University of Minnesota
Center for Holocaust & Genocide Studies
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CHGS

Voice to Vision I

My Name Was No. 133909 and I Sang

This painting was inspired and named from a true story from Murray Brandys' book titled above.

2003, 30" x 60" x 9", Collage, acrylic on wood, florescent Plexiglas, mirrors, found objects
David Feinberg, with drawing and painting contributions from Ryan Friar, Taylor Costello, Ann Cossette, and Emily Widi.


My name was no. 133909 and I sang'We began this death march in early April, walking day after day, allthe while guarded by SS. They directed us to walk mostly through forests so American planes wouldn't spot us from the air. Whenever an American plane did fly overhead, I'm guessing at about 20,000 feet, the guards would leave their posts and walk among the prisoners: They were afraid of being recognized as German soldiers and shot from the air.

After a while there was no food and the SS began to eliminate as many of us as possible. Weak ones were executed in the forest. The front wagon continued to go on ahead to prepare food, just for the SS. It had been a couple of weeks and I kept pushing on without gloves and with few breaks. A friend of mine marched directly across from me, also pushing the heavy four-wheeler. I remember it was late in the afternoon one day and the sun was going down. That's when my friend, completely exhausted, just stopped in his tracks and laid down. The rest of us didn't pause but kept going. People walked right over him. I heard the shot and knew he was dead.

With such happenings a constant occurrence, my concern was to survive not the day but the hour. That was never more true than a couple of days later. While I pushed the cart, I always kept a lookout for food, possibly some scrap along the side of the road. One day, I spotted something five feet from the wagon, something that looked like food. I thought if I was quick, I might not be noticed. I let go of the wagon and ran to pick it up. But an SS officer saw me and dragged me to the Death Commando. Two of them held my arms so that I could not run back to the prisoner line. I knew I'd soon be shot in the forest. This was to be the end then. But still I had hope.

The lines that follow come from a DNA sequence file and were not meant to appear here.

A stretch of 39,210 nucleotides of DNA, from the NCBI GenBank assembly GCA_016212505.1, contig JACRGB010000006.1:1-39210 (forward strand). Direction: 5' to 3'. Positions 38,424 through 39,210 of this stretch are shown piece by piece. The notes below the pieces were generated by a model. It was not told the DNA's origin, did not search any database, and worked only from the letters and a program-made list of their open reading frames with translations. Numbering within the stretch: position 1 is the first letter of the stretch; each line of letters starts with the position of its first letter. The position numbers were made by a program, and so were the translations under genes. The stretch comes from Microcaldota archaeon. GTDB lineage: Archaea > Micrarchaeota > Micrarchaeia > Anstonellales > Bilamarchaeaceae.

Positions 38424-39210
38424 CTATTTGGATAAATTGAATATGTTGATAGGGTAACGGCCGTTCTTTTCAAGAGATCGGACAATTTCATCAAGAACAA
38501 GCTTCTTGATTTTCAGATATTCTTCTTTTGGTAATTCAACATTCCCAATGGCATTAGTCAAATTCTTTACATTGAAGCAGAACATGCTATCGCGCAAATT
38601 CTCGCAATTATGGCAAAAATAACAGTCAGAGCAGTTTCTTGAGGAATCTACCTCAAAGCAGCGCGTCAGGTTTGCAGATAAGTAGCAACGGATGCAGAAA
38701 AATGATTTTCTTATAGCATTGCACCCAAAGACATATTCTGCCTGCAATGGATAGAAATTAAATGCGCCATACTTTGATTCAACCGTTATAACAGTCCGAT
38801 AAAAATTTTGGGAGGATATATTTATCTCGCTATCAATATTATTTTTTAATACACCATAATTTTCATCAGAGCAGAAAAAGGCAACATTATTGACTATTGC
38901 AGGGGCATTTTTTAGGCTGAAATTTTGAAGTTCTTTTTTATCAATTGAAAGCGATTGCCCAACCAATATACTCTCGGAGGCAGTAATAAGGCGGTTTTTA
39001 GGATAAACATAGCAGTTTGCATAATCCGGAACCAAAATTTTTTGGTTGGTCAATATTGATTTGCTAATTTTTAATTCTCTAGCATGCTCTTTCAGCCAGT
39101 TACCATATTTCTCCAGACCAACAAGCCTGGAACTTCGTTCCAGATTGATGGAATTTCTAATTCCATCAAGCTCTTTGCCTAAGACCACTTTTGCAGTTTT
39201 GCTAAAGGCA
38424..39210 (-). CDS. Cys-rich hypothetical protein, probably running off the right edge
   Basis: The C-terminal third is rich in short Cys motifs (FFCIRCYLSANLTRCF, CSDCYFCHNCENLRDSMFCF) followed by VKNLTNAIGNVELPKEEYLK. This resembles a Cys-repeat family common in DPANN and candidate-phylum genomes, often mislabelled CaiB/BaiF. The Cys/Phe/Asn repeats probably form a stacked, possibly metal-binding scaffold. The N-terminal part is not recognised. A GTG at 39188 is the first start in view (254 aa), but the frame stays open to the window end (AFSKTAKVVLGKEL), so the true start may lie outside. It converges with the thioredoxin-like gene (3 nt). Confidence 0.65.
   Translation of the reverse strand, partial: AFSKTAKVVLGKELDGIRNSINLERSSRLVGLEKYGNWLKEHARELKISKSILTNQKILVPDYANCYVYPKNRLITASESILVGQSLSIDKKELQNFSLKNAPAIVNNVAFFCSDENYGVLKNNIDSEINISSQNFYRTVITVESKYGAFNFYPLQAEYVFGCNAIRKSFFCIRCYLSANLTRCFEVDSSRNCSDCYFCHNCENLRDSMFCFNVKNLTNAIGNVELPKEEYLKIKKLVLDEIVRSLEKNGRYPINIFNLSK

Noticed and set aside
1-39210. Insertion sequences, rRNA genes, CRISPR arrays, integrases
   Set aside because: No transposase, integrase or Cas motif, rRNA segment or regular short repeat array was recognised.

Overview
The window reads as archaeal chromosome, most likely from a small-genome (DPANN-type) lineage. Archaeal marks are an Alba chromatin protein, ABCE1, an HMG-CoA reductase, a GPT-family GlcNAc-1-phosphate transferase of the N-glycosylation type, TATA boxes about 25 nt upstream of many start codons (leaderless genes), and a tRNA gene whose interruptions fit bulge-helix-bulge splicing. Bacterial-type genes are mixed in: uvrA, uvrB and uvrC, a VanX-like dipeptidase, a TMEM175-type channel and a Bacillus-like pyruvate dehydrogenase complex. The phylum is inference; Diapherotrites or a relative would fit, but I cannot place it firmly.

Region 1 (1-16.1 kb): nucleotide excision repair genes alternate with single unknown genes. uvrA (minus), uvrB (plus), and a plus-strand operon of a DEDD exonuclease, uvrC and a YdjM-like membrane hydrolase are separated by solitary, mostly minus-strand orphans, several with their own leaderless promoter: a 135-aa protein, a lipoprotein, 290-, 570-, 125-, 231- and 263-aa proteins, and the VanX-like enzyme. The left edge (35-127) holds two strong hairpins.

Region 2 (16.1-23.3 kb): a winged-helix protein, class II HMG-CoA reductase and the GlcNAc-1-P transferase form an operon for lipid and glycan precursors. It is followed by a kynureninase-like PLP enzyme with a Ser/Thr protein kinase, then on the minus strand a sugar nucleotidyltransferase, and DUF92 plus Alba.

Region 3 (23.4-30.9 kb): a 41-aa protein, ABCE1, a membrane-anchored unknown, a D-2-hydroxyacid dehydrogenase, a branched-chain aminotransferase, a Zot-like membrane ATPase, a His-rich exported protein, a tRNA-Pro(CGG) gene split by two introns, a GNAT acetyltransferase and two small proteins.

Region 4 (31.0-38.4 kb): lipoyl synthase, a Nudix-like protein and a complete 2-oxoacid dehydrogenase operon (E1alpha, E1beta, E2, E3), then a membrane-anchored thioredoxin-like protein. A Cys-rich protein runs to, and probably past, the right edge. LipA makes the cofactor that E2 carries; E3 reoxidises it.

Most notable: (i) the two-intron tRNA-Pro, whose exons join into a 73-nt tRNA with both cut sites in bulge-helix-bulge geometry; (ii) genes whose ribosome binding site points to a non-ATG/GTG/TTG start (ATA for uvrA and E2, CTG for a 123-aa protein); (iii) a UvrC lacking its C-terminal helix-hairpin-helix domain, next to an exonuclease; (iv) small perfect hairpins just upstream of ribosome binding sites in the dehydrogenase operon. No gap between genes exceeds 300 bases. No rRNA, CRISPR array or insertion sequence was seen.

I addressed the two men holding me. "What if I sing for the SS?" I asked. "Do you think if I tell them that I will sing, they will let me go?" That won't help you now, they said. The SS executioner was a rough guy, a Yugoslavian, maybe 40 years old. I noticed that there was no one else to be executed at that point but me. Maybe he was too lazy to go into the forest to shoot just one prisoner. Or maybe he had a son my age. I don't know what was going through my mind at that point, but I had nothing to lose. I opened my mouth and began to sing.

I sang for maybe two minutes. I don't know what song I sang, something in Yiddish, maybe a folk song. But it was the solo of my life.